Traditionally, the forests of the region have been divided into three zones: an oak-chestnut forest in Connecticut , Rhode Island , and far eastern Massachusetts ; a hemlock–white pine–transition hardwood forest in central and western Massachusetts, southern New Hampshire , Vermont , and Maine ; and a spruce–northern hardwood forest in northern New Hampshire, Vermont, and Maine. Of course, this greatly simplifies a landscape in which 50 different species of trees each have their own range and habitat—but it does provide a good working framework for understanding local fauna.
Chestnuts roasting on an open fire may have been part of the holidays for early New Englanders, but those days are sadly gone. After surviving in New England for millions of years, the mighty chestnut was wiped out by a blight imported from Japan in the early part of the 20th century. The forests of southern and eastern New England, however, are still abundant with red oak, scarlet oak, hickory, maple, birch, and beech. In the wetlands of Rhode Island  and southeastern Massachusetts , the landscape is dominated by red maple and Atlantic white cedar, which thrives in swampy ground. Along the coast, larger trees give way to hardy pitch pine and scrub oak more suited to salty air and sandy soils.
Central New England has a good mix of broadleaf trees and evergreens. The forest here is dominated by oak and maple—including the famous sugar maple that yields the region’s annual crop of maple syrup every spring. The most common tree is the white oak, named for the color of its bark and prized both for its straight timber and wide-spreading canopy. Arguably, this is the best region for leaf-peeping, since maples produce some of the brightest colors, while oaks are slower to turn, extending the season and providing a range of colors at any one time. White pine becomes more common as you travel north, where it can frequently be found growing on reclaimed agricultural land. That tree has smoother bark than its cousin, the red or Norway pine; to tell them apart, count the needles: White pines grow in clusters of five (W-H-I-T-E), while red grow in clusters of three (R-E-D). Other trees growing in this region include hemlock and ash.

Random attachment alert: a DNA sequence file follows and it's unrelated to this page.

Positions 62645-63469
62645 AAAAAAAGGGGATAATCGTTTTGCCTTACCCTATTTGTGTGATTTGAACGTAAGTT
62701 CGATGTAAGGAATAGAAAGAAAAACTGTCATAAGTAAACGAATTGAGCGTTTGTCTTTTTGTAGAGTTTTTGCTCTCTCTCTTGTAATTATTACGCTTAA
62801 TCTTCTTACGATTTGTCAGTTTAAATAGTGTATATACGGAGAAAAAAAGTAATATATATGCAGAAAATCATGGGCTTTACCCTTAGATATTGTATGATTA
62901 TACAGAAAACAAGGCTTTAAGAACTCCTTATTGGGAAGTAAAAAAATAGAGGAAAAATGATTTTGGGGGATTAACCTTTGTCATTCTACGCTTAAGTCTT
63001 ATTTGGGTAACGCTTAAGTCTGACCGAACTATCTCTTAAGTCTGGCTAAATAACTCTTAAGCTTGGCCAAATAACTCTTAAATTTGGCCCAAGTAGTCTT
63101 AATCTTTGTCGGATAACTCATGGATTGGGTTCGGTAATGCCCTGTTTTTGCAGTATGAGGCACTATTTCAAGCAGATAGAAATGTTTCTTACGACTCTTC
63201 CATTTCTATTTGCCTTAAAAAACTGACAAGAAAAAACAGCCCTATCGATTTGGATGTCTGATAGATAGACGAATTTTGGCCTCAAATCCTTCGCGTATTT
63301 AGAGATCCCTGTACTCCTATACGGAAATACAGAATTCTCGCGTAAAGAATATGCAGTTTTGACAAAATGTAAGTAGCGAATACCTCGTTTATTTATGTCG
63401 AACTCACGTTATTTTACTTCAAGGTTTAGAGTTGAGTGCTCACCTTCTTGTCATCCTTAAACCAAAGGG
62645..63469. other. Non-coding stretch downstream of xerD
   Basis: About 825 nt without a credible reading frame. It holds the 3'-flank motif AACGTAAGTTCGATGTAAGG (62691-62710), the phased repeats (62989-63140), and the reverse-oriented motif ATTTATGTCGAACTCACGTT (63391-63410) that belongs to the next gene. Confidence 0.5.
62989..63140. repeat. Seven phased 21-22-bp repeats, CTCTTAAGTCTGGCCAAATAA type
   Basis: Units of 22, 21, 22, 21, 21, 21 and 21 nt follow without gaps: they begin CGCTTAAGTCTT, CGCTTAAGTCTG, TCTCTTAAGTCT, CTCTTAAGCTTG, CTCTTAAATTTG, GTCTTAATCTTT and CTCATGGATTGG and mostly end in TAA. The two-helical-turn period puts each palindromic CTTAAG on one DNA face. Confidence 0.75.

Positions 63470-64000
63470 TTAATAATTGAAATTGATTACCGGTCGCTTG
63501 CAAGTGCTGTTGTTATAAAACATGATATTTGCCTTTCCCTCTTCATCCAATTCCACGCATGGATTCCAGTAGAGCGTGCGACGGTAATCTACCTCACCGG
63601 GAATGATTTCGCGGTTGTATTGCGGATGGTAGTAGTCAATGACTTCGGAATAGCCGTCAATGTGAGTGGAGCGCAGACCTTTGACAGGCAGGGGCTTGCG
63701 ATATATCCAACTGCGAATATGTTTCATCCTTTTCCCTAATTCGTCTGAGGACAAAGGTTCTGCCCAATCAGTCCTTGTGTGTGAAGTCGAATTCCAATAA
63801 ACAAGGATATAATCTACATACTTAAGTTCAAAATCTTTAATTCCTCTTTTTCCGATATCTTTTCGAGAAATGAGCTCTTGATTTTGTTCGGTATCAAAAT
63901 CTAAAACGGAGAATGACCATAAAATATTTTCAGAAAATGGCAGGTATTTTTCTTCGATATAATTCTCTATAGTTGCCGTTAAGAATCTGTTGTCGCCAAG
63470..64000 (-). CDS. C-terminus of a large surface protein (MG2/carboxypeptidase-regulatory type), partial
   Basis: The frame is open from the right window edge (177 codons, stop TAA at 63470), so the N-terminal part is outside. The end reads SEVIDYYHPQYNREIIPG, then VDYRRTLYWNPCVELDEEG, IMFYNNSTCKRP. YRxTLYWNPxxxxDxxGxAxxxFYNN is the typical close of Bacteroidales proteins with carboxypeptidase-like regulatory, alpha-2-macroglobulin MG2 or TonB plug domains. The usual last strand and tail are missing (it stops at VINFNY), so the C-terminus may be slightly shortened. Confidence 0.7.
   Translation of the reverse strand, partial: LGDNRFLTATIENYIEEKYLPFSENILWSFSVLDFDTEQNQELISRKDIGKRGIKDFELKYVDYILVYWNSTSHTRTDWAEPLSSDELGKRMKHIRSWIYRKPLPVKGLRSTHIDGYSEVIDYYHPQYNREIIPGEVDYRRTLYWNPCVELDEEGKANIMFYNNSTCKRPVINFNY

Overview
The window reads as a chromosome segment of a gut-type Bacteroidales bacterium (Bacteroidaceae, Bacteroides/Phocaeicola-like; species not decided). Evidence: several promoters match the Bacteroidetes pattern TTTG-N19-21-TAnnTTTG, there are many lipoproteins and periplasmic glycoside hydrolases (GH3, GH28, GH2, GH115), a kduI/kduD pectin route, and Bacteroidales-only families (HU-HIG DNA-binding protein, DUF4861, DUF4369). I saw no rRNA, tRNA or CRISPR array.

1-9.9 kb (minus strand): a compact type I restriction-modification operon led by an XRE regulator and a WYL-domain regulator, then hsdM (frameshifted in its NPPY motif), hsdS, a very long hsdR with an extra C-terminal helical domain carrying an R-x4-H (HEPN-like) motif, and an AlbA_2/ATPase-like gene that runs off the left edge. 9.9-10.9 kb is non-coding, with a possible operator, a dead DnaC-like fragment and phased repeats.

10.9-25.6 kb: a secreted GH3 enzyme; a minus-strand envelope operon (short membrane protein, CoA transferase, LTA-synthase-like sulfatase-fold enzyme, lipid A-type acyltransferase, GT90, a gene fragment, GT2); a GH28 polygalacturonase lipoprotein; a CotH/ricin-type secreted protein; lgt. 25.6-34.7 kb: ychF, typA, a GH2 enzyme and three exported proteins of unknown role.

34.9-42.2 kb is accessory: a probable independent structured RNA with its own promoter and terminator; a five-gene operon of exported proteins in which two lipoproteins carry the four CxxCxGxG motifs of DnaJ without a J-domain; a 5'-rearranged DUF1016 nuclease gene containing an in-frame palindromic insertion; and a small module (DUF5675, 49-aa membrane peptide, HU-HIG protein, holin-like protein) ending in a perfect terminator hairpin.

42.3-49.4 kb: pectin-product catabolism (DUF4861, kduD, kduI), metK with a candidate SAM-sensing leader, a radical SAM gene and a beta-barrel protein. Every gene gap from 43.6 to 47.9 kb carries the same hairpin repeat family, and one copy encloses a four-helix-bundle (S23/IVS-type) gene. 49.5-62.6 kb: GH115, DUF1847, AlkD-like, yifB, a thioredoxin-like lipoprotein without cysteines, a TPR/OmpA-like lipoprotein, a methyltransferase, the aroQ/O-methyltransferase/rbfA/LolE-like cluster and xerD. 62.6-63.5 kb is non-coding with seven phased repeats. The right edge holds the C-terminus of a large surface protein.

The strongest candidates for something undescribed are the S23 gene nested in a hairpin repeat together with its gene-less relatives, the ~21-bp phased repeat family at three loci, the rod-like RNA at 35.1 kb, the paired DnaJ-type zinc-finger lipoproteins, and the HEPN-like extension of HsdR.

In the Great North Woods  of northern New England, the deciduous trees eventually give way to endless tracts of boreal forest, consisting of spruce and fir. Unlike pines, whose needles grow in clusters, spruce and fir needles are directly attached to the stem. These coniferous trees are better suited to the short growing season and nutrient-poor soil of Maine , and provided an endless source of timber for shipbuilding and fuel. Mixed in with the evergreens is an understory of hardy broadleaf trees, including aspen, beech, and birch. Few New England scenes are more iconic than a stand of white-and-black-striped birch trees in winter, or festooned with canary-yellow leaves in fall.